Saturday, 4 March 2017

Open data: a blueprint for reforming governments

The `brain` is the government. This is from  Nesta, the independent charity, set up by the Cabinet Office which advises governments around the world. [I know. What a nerve !]

"First, data – scraping, mining, and matching. Over one million public datasets are now open; more than 60 governments are part of the Open Government Partnership, and governments are becoming rather more like Richard Rogers buildings with the internal workings made visible. [Made visible to who?] This changing approach to data has big implications for how centres of government are organised..."

"The UK is experimenting with a network of What Works Centres, building on the success of NICE in healthcare, [NICE is a success for who? ] and supported by the Alliance for Useful Evidence (hosted in Nesta)."
"These centres are encouraging departments and agencies to make more use of formal experiments and trials, [That includes children] leaving behind better evidence for those who come after them..."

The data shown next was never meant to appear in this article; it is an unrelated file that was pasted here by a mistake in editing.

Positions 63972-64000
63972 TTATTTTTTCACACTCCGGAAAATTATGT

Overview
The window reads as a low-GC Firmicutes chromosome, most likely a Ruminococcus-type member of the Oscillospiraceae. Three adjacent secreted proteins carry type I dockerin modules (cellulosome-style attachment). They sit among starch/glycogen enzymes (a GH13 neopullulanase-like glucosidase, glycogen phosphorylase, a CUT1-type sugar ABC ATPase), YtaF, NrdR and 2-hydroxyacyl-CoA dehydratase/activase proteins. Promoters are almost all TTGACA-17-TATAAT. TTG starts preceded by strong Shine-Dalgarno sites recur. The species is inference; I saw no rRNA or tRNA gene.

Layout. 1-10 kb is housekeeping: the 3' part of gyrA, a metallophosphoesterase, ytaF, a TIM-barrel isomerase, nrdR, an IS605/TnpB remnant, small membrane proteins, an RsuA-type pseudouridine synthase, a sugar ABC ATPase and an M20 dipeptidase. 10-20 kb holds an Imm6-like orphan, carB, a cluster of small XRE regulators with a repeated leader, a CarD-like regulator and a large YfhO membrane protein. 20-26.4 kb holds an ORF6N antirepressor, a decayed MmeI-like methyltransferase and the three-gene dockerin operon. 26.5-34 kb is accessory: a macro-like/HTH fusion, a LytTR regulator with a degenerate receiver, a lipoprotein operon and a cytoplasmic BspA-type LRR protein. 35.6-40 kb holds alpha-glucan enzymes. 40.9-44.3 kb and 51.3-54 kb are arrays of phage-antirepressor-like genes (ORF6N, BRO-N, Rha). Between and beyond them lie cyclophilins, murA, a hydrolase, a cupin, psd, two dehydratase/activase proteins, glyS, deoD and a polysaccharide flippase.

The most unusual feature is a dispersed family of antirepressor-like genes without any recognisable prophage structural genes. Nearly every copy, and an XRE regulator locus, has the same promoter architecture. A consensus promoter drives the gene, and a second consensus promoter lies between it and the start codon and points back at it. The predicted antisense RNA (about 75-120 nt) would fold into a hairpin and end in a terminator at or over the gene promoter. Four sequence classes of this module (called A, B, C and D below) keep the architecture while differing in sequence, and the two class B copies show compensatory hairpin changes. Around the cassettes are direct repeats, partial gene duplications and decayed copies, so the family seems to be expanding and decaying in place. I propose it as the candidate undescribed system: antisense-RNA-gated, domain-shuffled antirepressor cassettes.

"If the late 20th century centre of government was dominated by the spin–doctors working through fairly small numbers of newspapers and broadcasters, the future centre may be dominated by networked communicators influencing the blogosphere, Twitter and their successors..." [Networked communicators ? We have been warned.]

"This requires a major shift in culture and style – to becoming more open, committed to fast learning, less pretending to omniscience." [Less grandiose ideas like the government pretending to take care of  wellbeing from preconception onwards, perhaps ?]

It doesn’t necessarily need to be big – the low hundreds rather than thousands are suitable for a medium to large nation state. But it does need to be highly skilled; highly networked; and well integrated. [That is the Scottish model of government; i.e. the joined up approach.]

Here`s a bit of a paradox given the call for open data:
The GoTo index uses peer review to rank the world’s leading think tanks, some 6,846 of them, `with the help of a panel of over 1,900 institutions and experts from the print and electronic media, academia, public and private donor institutions, and governments around the world`. However, the index shows that defining what constitutes a think tank remains difficult. Chatham House topped the list.
Chatham House the transparent think tank that does not take minutes at its meetings or allow `who said what` to be made public. Nearly two thousand institutions and experts rank this number one !

I don`t think we can trust any of them and that includes Nesta.

1 comment:

  1. Found short article about "The Scottish System" that I hadn't come accross before: